1.5 Significant figures
Sometimes it doesn’t make sense to round to a specific number of decimal places. If, say, you were calculating the cost of fencing at £10.65 per metre, for a garden boundary, the length of which had been given to you as 185 feet, then you would want to multiply 10.65 × 185 × 0.3048. (Conversion of feet to metres was given in Example 2.) To do the calculation quickly, you might round this to 10 × 200 × 0.3 = 600 and thus estimate the cost as about £600. (You might use this figure as a check on the exact calculation, done on a calculator.)
What has been done is round each of 10.65, 185, 0.3048 to one significant figure. (We often write ‘s.f.’ for ‘significant figures’.) Thus 10.65 is rounded to 10 (the 1 is the significant figure); 185 has been rounded to 200 (the 2 is the significant figure); and 0.3048 has been rounded to 0.3 (the 3 is the significant figure). All of these numbers contained zeros, but they were not deemed significant so far as the accuracy of the estimation was concerned. In the £600 answer, only the 6 is significant. You would expect the answer to be about six hundreds but not zero tens and zero units.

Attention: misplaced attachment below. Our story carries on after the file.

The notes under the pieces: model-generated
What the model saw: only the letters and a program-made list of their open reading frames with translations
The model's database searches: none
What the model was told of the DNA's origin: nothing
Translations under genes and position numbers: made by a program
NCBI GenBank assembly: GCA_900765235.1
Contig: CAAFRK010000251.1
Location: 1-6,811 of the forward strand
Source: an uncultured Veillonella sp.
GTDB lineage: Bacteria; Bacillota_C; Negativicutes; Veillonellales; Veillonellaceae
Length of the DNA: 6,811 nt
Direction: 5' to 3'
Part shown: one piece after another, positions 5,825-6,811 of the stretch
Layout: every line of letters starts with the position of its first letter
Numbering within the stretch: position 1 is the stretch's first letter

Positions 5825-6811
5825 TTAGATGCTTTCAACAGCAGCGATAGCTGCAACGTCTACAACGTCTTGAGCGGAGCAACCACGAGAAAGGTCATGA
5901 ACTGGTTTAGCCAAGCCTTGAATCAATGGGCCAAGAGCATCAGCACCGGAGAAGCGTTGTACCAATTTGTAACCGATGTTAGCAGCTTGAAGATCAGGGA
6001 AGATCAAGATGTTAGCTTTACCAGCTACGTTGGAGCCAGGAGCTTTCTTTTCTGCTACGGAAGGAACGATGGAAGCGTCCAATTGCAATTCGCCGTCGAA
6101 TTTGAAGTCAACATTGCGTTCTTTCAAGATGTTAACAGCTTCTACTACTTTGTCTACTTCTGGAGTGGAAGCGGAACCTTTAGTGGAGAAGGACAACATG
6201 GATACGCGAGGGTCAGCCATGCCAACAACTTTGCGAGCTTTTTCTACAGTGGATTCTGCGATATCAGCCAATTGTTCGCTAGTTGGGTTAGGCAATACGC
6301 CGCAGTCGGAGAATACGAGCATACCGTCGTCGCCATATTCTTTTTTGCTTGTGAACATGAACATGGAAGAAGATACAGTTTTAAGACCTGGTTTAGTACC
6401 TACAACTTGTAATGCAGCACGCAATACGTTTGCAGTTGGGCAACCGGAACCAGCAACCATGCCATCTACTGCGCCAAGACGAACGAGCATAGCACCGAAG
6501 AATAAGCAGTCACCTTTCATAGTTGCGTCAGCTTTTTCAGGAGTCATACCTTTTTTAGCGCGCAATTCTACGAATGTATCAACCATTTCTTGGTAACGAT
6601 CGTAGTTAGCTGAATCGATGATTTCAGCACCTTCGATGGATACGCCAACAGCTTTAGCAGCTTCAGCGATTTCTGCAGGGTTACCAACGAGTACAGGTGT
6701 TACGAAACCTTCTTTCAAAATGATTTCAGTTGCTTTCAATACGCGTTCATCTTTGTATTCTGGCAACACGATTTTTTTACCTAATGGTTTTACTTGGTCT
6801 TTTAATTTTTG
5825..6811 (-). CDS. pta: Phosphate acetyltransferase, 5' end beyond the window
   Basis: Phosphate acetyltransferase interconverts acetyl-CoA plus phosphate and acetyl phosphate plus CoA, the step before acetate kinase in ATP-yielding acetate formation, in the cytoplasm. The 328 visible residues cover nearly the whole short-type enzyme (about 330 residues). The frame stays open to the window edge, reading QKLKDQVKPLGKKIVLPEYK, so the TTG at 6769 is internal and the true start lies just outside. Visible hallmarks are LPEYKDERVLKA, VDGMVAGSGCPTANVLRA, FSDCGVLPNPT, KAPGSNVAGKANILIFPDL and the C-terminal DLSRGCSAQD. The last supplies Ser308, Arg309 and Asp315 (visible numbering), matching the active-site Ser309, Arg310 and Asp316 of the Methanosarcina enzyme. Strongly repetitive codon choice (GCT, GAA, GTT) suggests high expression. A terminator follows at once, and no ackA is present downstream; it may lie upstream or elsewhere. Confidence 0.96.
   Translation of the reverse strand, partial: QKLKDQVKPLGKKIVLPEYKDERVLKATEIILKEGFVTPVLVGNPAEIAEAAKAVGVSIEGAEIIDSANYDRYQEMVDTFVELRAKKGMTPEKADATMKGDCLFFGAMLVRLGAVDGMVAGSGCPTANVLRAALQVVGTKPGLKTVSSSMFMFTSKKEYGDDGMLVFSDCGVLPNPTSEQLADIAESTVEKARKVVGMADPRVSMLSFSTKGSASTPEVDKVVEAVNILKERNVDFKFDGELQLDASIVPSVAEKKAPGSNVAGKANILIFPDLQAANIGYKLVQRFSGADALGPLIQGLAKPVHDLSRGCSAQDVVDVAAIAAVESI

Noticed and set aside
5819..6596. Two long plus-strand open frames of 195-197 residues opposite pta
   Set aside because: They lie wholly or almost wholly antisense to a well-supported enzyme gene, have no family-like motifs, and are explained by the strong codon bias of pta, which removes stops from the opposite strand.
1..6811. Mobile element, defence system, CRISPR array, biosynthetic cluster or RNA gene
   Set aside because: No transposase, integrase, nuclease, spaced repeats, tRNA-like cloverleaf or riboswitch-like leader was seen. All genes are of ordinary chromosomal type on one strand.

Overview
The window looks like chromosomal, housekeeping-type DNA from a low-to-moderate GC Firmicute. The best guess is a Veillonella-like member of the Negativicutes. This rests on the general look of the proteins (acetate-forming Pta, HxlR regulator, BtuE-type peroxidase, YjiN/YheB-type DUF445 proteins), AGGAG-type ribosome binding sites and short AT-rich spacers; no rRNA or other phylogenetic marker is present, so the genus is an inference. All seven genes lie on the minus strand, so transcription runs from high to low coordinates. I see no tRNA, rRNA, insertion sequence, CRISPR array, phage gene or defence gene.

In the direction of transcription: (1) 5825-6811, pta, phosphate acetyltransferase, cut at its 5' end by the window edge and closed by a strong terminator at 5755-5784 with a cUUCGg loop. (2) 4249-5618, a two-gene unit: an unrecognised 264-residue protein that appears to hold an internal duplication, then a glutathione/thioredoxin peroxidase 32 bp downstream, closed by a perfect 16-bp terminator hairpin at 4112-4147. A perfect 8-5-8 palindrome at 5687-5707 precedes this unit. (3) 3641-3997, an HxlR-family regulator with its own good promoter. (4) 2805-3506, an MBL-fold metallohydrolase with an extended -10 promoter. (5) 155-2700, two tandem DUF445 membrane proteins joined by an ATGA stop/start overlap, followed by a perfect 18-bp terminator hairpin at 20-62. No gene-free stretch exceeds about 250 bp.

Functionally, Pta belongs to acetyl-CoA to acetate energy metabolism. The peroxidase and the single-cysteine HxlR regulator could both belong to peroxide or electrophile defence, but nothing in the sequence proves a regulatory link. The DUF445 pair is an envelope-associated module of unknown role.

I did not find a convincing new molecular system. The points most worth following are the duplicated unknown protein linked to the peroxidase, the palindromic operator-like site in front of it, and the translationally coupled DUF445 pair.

The first non zero digit (from the left) in a number is the first significant figure. To round to a given number of significant figures, first count from the first significant digit to the number required (including zeros). If the next digit is 5, 6, 7, 8 or 9 round up, otherwise round down.
So that your readers know how a number has been rounded, it is important to state the number of significant figures.
For example, if you round 475 to 1 significant figure, you can write 475 = 500 (to 1 s.f.).
When a number is rounded, the number of significant figures is known as the precision of the number.
A particular mobile phone allows you to check the free space available in the memory. Suppose the display shows 2354 856 bytes. Express this available memory space correct to:
(a) One significant figure (1 s.f.), which might be appropriate if comparing it to another phone.
(b) Two significant figures (2 s.f.), which might be appropriate if working out if there is enough memory for a large picture file.
(a) One significant figure: the first digit (from the left) is the 2. The next significant digit is the 3, and since this is less than 5 round down. Thus the available memory space in the phone is about 2000 000 bytes (to 1 s.f.).
(b) Two significant figures: the third significant digit is the 5, so round up. Thus the available memory space in the phone is about 2400 000 bytes (to 2 s.f.).